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August through October 2002

August 1-August 31, 2002
Pasadena Central Library, 285 E. Walnut St., Pasadena, CA

            The Baseball Reliquary will present an exhibition of artworks and artifacts, including new and recent acquisitions, at the Pasadena Central Library. The displays in the Reference & Business Wing and Ria C. Lee Humanities Wing will include all twelve of the inductee plaques for the Shrine of the Eternals from its inception in 1999 through this year’s 2002 class. Library hours are Monday through Thursday from 9:00 AM to 9:00 PM; Friday and Saturday from 9:00 AM to 6:00 PM; and Sunday from 1:00 to 5:00 PM.


Sunday, August 25, 2002 ~ 2:00 PM
Pasadena Central Library, 285 E. Walnut St., Pasadena, CA

            Managed by Michael C. Ford, who has scoured Southern California’s sandlots to compile a roster of heavy-hitting and rubber-armed literary figures, the Los Angeles Bards, the newest team on the Southland sporting scene, will take a swing at the national pastime, reading a crackerjack selection of baseball poetry and prose. This  Murderer’s Row of wordsmiths will include Noah Blaustein, Michael C. Ford, Eloise Klein Healy, Joel Lipman, Gerald Locklin, Philomene Long, Bill Mohr, Harry E. Northup, Joan Jobe Smith,and Fred Voss.  Join us in the grandstanzas at the Donald R. Wright Auditorium of the Pasadena Central Library for the tossing out of the first metaphor at 2:00 PM. Free admission and autographs. This event is supported by Poets & Writers, Inc. through a grant it has received from The James Irvine Foundation.


Sunday, September 22, 2002 ~ 2:00 PM
Pasadena Central Library, 285 E. Walnut St., Pasadena, CA

            Dan Einstein, television archivist at the UCLA Film and Television Archive, will introduce and present the United States Steel Hour’s acclaimed 1956 CBS production of Bang the Drum Slowly, written by Arnold Schulman and based on the novel by Mark Harris. The story of the relationship between a star pitcher and a journeyman catcher dying of Hodgkin’s disease, this television version of Bang the Drum Slowly stars Paul Newman and Albert Salmi in roles later played by Michael Moriarty and Robert DeNiro in the 1973 film adaptation of Harris’ novel. In addition, Einstein will present selected baseball short subjects from UCLA’s extensive television collection. The program will be held in the Donald R. Wright Auditorium of the Pasadena Central Library, beginning at 2:00 PM. Free admission.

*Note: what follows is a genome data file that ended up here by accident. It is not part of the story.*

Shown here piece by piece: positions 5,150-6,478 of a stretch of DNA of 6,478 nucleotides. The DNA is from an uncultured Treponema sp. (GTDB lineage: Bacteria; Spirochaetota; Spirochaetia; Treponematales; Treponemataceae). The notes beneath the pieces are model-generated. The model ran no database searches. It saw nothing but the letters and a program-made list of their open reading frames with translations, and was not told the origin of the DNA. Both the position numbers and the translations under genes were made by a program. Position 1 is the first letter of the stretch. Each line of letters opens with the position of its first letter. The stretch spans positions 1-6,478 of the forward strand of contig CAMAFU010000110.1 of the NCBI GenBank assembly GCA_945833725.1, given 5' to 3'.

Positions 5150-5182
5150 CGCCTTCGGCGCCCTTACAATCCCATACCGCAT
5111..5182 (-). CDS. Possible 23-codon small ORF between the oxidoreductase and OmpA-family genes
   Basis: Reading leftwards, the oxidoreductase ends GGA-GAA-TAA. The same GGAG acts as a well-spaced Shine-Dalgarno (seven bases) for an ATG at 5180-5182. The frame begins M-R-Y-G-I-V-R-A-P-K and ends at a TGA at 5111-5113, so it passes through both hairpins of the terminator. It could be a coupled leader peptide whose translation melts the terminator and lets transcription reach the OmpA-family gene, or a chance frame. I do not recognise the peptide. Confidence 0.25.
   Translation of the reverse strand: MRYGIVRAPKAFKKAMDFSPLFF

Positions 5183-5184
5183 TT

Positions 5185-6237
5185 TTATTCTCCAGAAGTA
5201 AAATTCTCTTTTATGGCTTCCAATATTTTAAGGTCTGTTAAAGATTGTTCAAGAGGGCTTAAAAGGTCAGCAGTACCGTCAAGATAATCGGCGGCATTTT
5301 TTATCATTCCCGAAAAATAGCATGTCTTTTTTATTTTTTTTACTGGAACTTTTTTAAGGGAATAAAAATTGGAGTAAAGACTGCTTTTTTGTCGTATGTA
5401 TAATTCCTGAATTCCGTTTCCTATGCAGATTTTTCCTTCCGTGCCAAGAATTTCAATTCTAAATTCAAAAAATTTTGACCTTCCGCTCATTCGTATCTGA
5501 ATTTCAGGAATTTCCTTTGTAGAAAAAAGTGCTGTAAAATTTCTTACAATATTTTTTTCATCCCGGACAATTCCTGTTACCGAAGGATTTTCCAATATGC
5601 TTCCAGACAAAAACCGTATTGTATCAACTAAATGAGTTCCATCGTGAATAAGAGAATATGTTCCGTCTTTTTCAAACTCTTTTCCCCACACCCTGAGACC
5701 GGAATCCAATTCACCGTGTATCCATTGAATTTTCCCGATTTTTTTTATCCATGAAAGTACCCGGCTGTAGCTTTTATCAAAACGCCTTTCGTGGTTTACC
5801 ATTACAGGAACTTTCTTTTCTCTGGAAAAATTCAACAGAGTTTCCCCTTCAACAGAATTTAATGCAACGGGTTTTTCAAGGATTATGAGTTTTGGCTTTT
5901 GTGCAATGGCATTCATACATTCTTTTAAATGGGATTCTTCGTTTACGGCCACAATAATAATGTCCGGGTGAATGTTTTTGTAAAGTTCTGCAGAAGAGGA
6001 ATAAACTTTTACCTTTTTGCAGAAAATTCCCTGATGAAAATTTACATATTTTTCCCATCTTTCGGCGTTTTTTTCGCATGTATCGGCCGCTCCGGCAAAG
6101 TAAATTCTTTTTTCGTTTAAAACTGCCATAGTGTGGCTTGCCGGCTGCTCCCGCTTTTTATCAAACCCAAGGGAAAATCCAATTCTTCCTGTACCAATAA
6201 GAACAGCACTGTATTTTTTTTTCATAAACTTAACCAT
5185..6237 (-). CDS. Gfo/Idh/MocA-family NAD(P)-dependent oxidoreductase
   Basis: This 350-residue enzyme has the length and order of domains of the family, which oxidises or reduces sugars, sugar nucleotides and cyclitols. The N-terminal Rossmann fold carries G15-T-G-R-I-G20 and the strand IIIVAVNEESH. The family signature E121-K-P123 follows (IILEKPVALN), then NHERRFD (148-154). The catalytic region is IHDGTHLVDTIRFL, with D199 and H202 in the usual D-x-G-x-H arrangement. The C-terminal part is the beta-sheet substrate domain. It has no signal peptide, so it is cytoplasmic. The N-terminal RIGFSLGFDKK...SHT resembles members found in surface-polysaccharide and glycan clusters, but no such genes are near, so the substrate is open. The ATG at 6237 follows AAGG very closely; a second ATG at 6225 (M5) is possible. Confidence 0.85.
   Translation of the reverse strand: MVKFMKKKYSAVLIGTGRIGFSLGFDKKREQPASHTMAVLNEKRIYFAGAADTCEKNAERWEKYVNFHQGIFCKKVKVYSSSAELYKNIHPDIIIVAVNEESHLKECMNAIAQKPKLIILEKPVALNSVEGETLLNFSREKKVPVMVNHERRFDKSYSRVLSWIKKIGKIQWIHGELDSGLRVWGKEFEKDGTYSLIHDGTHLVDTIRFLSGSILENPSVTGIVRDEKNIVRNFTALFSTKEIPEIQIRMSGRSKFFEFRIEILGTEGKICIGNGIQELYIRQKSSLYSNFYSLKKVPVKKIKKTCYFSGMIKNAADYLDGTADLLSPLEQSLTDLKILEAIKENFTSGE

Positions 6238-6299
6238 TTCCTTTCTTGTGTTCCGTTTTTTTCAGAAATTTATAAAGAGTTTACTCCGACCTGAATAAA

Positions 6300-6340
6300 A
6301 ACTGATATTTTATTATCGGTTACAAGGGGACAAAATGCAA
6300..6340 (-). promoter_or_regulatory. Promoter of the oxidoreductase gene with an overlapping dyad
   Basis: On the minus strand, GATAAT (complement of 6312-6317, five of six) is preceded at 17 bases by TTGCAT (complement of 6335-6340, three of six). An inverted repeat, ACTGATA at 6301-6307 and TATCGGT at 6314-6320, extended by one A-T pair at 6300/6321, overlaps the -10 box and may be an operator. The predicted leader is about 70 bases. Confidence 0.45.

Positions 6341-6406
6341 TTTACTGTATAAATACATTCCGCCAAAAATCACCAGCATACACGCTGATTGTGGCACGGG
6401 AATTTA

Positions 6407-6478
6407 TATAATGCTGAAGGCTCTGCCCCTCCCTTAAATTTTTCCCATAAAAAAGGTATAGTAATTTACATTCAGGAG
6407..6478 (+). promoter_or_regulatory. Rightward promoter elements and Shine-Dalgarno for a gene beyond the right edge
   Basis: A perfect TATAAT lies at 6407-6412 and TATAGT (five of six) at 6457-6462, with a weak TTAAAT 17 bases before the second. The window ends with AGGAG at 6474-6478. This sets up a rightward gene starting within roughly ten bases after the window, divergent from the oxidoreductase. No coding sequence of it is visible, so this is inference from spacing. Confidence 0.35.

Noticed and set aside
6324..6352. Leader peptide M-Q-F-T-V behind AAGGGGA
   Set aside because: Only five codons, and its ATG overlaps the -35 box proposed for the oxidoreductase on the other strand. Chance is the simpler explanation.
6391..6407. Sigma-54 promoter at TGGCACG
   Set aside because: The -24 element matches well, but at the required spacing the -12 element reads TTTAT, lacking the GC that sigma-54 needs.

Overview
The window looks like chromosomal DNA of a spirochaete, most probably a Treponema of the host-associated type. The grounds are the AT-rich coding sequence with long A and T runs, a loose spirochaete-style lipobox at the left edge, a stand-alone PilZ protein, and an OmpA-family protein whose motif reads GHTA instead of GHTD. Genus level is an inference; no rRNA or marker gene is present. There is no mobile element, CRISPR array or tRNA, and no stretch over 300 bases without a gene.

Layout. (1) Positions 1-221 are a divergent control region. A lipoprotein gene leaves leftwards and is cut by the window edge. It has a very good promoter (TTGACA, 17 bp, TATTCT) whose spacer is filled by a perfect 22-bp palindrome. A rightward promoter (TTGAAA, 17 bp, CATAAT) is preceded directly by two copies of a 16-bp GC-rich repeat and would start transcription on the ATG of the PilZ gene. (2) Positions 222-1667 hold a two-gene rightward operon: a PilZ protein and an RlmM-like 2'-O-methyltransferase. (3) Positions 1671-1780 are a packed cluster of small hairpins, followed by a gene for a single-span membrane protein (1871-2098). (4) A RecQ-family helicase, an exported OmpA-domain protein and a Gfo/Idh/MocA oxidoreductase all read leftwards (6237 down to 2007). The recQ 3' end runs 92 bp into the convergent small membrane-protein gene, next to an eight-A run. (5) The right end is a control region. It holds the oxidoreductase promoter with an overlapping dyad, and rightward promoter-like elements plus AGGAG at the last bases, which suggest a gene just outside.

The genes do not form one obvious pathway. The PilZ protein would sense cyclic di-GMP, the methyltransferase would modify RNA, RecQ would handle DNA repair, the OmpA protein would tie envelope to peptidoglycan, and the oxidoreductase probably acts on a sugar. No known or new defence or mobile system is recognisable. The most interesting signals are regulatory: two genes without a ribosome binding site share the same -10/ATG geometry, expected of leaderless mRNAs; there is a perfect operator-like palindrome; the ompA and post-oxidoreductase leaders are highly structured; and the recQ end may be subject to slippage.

Saturday, October 19, 2002 ~ Call for times
Jackie Robinson Center, 1020 N. Fair Oaks Ave., Pasadena, CA

             Actor, historian, and educator John “Chuck” Chalberg, who teaches American history at Normandale Community College in Bloomington, Minnesota, will present two separate workshops, one for young people and one for adults, which explore the cultural legacies of Jackie Robinson and Branch Rickey.
The youth workshop, entitled Your Sporting Life — and Jackie’s, will examine the following topics: What does sport mean to you? What did it mean to a young Branch Rickey and to Jackie Robinson? Where does baseball fit into your life and into the life of the country? Why has baseball always been so popular? What sports appeal to you and why? What sports don’t have great appeal and why?
The workshop for adults, entitled Baseball and the Three R’s: Rickey, Robinson, and Race, will focus on such subjects as: What role has race played in the history of American baseball? Has baseball been ahead of the civil rights movement or behind it? Was Branch Rickey a true pioneer or not? Was Jackie Robinson the “perfect” trailblazer?
Admission is free to both workshops. Phone (626) 791-7647 for times.


Sunday, October 20, 2002 ~ 2:00 PM
Pasadena Central Library, 285 E. Walnut St., Pasadena, CA

             John “Chuck” Chalberg has been acclaimed for his one-man theatrical presentations which bring to life historical figures such as Teddy Roosevelt, G.K. Chesterton, H.L. Mencken, and Branch Rickey. The Baseball Reliquary presents the West Coast premiere of Chalberg’s provocative and compelling performance as Branch Rickey, the cigar-chomping and teetotaling Brooklyn Dodgers executive who is best remembered as the man who hired Jackie Robinson to break major league baseball’s color barrier and in the process changed the face of America. Chalberg has performed frequently as Branch Rickey in chautauqua tents throughout the Midwest, with much of the historical material compiled from the research and writing of his book, Rickey & Robinson: The Preacher, the Player, and America’s Game, published in 2000 by Harlan Davidson, Inc., Wheeling, Illinois. Free admission.

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